- On a Mac (OS X) server
- Want the user to maintain a normal shell (IE: don't want to use git-shell as the user's shell)
- Can't install gitosis
Apple seems to change command-line user addition commands on OS X between minor versions. Existing blog entries thus create silent failures when you follow their instructions. The reason is subtle: failing to create the correct user directory elements for a new user will result in clients attempting git [fetch|pull] commands remotely to receive an error message:
bash-3.2$ fatal: The remote end hung up unexpectedly
The following will be written to the OS X server system.log:
sshd(28534) deny mach-per-user-lookup
I've seen these errors result from the user lacking a home directory, from the git repository not having the correct group, and from other circumstances. Because no further error/debug information is given, this can be very frustrating to debug.
supporting ssh-based access to your private git repository through a single-use key requires work on both client and server. First server. git-shell allows you to support cloning, push, pull, and fetch to and from a server, using an ssh-key, while still supporting normal user login on your sever for other purposes. Additionally, you need not open ports beyond what you've already carved for SSH in your server.
- Change directory to server-user's account:
[ -d ~/.ssh ] || mkdir ~/.ssh; chmod 700 ~/.ssh && cd ~/.ssh/
- Create new SSH key (*Be sure to set parameters as your needs warrant)
ssh-keygen -b 2048 -f "`whoami`@`hostname`-GIT-SHELL-`date "+%Y-%m-%d"`"
- Add this new key as a 'single-use' key to the authorized keys file:
[ -e ./authorized_keys ] || touch authorized_keys && chmod 600 authorized_keys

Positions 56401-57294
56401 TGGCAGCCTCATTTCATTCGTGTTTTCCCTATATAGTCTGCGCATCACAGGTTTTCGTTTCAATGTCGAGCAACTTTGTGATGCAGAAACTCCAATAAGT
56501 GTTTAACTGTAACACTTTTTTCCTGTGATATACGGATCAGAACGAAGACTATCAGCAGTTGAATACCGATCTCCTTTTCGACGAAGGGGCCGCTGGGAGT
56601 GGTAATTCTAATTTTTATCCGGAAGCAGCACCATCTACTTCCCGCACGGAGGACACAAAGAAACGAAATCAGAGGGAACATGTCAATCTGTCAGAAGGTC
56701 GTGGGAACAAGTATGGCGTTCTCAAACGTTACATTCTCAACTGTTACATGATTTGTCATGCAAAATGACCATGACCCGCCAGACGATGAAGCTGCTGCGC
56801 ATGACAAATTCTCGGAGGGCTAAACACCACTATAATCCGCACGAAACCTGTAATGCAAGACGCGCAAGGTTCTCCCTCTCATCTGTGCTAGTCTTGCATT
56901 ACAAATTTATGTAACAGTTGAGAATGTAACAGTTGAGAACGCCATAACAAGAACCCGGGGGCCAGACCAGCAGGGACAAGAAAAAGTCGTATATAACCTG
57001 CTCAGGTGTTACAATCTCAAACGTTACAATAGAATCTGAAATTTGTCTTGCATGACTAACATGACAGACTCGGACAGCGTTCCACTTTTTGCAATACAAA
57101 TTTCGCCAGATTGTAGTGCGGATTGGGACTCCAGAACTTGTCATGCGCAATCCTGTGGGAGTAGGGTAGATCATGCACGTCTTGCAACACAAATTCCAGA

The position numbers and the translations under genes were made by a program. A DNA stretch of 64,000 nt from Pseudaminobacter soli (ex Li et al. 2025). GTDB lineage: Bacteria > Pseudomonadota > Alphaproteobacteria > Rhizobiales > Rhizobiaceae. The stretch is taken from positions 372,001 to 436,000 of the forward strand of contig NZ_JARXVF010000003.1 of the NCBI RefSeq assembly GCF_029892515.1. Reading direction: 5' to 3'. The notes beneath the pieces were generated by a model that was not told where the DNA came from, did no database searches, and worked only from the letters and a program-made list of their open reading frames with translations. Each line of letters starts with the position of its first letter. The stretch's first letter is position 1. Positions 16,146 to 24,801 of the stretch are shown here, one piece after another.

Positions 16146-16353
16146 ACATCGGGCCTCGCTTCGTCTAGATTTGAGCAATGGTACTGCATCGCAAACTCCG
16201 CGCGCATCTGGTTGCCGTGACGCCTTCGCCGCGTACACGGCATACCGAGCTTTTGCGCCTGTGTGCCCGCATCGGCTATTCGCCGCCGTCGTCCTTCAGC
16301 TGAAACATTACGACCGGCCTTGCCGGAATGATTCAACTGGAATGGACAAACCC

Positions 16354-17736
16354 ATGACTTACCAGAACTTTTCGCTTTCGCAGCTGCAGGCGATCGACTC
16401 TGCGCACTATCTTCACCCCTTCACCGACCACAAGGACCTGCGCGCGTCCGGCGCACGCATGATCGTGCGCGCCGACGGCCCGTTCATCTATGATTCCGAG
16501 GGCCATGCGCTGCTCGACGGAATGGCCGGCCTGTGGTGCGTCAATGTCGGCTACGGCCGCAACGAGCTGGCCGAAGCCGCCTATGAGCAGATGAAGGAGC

echo -n "command=\"/usr/bin/git-shell -c \\\"\$SSH_ORIGINAL_COMMAND\\\"\",no-port-forwarding,no-X11-forwarding,no-agent-forwarding,no-pty >> authorized_keys
cat ./`whoami`@`hostname`-GIT-SHELL-`date "+%Y-%m-%d".pub` >> authorized_keys
In case you have trouble resolving the escaped characters in the above lines: the output should look something like this:
bash-3.2$ more authorized_keys command="/usr/bin/git-shell -c \"$SSH_ORIGINAL_COMMAND\"",no-port-forwarding,no-X11-forwarding,no-agent-forwarding,no-pty ssh-rsa AAAAB3...KdeQ== bach@Sanguine.local
Remember to use your public key for your authorized keys file server-side, and then securely transport the private key to your client users/machines. This represents a departure from what some administrators are used in other circumstances, and I've seen keys compromised on more than one occasion as a result.
- Validate the user's ~/.ssh directory has permissions 700 (IE: drwx------)
- If not, chmod 700 ~/.ssh
- Copy the private key created above into the user's ~/.ssh directory
- Verify the private key has permissions 600 (IE: -rw-------)
- If not, chmod 600
- Create a ~/.ssh/config file, if one doesn't exist:
[ -e ~/.ssh/config ] || touch ~/.ssh/config && chmod 600 ~/.ssh/config
- Create a host configuration: (configure each host parameter to your needs)
host mySource HostName myHost.org Port 22 User git Compression yes Protocol 2 IdentityFile ~/.ssh/git@myHost.org-GIT-SHELL-2011-05-02
- Execute your clone, fetch, or pull commands, using the host specifier as the host name in the URL:
bash-3.2$ git clone ssh://mySource/repository_path/repository.git
The configuration file appears necessary for correct client operation. Specifying the username, host, and port on the command line to a git command such as follows:
bash-3.2$ git clone ssh://git@mySource:22/repository_path/repository.git
does not work, and produces the otherwise silent "Fatal Error" discussed earlier. The git remote set-url or git remote add commands can be used as well, their hostname element of the URL must only match the host specifier in the ~/.ssh/config file (in our case mySource). For example, a user might execute the following command:
git remote add repo ssh://mySource/repository_path/repository.git
so that they can issue commands as follows subsequently:
git fetch repo master
The above solution allows you to allow git-shell access, through a single-use ssh-key to an otherwise normal system user. You can add separate ssh-keys for different client users, though each will adopt the UID of the user under which you install them for local server-side operations.
If you need the capability to do directory-, repository-, or user-based access control, ssh-keys will not provide sufficient fine-grained resolution/control. In this case, you'll want to go directly to gitosis.